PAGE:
On 12th January 1894, White Star’s Cevic sailed on her maiden voyage from Liverpool to New York. She had been launched on 23rd September 1893 at Harland & Wolff, as yard number 270. Built as a large cattle carrier, she could carry 800 head of cattle and 20 horses, as well as having a large cargo capacity. She sailed from New York on 30th January 1894, with what was claimed to be the largest cargo to leave the port at that time. On 1st February she rescued the crew of a sinking brig, W.G. Gordon. En route from Liverpool to New York, on 15th November 1895 Cevic encountered a 90mph gale which tossed the ship so violently that barrels in the hold broke loose!
Cevic encountered the disabled Cunarder Catalonia on 22nd January 1896, some 1,000 miles off Fastnet. Catalonia requested a tow, but Cevic declined, as the distance was too great, but did inform the owners. She was delayed by bad weather in 1897, arriving in New York on 30th January, five days late. On 2nd May 1899 Cevic was the first vessel to enter the Canada Graving Dock in Liverpool. In 1908 the cattle-carrying service to New York was closed down, and Cevic was used on the Australian service.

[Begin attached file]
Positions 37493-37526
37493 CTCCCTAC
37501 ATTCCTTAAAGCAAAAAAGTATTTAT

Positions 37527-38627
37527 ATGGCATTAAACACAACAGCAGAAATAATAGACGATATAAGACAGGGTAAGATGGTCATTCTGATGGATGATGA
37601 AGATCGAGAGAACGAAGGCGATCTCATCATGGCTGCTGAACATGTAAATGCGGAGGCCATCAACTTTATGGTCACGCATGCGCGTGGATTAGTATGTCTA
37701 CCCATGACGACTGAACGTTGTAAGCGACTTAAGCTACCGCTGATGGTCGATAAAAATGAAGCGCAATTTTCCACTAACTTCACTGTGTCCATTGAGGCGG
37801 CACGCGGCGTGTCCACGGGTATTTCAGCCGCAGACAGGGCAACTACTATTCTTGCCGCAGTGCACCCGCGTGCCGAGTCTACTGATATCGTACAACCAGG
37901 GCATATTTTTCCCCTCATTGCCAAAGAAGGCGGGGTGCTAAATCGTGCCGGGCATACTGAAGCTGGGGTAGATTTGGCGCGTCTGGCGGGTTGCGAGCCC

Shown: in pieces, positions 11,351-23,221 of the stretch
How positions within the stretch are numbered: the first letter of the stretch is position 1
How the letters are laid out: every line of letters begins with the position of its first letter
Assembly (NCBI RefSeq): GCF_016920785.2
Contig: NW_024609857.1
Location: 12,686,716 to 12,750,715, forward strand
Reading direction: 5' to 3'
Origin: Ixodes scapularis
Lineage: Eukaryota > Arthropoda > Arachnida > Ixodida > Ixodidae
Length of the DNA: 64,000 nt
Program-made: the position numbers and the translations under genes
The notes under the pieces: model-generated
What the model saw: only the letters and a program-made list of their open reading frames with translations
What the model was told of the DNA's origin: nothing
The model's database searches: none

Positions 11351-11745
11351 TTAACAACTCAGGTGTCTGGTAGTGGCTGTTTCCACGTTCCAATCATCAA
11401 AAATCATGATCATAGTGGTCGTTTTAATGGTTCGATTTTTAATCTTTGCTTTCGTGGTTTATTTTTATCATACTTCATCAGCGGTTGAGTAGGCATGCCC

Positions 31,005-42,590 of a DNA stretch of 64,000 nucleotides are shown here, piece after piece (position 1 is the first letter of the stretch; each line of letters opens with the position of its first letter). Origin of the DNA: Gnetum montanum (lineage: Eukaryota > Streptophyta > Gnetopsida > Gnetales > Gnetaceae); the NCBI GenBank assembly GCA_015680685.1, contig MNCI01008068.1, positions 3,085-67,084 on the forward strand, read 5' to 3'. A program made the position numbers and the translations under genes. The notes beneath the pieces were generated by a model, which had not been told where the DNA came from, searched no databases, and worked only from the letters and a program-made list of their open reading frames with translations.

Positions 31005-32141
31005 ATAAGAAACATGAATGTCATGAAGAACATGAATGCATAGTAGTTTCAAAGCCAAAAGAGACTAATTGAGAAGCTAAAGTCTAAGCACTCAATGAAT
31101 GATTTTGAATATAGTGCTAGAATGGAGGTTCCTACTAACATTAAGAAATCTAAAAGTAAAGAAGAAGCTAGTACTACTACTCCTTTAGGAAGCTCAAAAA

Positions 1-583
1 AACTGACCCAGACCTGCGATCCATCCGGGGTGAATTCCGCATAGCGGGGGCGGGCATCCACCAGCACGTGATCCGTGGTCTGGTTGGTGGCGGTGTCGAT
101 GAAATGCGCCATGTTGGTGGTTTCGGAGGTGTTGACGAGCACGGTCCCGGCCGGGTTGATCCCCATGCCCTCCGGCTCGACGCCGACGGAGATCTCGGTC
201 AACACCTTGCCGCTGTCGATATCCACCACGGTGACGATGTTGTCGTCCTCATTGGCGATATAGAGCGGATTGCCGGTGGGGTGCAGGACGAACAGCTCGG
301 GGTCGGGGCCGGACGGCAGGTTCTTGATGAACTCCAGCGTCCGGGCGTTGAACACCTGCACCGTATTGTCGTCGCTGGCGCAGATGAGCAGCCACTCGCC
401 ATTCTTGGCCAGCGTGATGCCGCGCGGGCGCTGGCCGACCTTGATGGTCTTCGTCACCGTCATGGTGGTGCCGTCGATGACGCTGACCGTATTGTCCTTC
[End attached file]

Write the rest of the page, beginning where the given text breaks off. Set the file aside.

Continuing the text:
She was requisitioned by the Admiralty in October 1914, and was sent to Belfast, where she was converted into a dummy battleship, HMS Queen Mary. This was as part of a fleet of merchant ships converted to resemble various warships. After grounding twice she finally left Belfast on 13th April 1915. The disguised warships were not particularly successful, and in September 1915 Cevic was purchased by the Admiralty and converted into a Royal Fleet Auxiliary tanker. Renamed Bayol, she was renamed again in 1917, becoming Bayleaf. On 18th February 1918 she was severely damaged by bad weather and repairs took over three months. In June 1920 she was purchased by British Tanker Co. then re-sold to Anglo-Saxon Petroleum and renamed Pyrula. By November 1921 she was a floating depot ship in New York harbour, and by September 1925 she was being used as a hulk at Curacoa, as a bunker ship. Finally on 25th July 1933 Pyrula was sold to Henrico Haupt and scrapped at Genoa.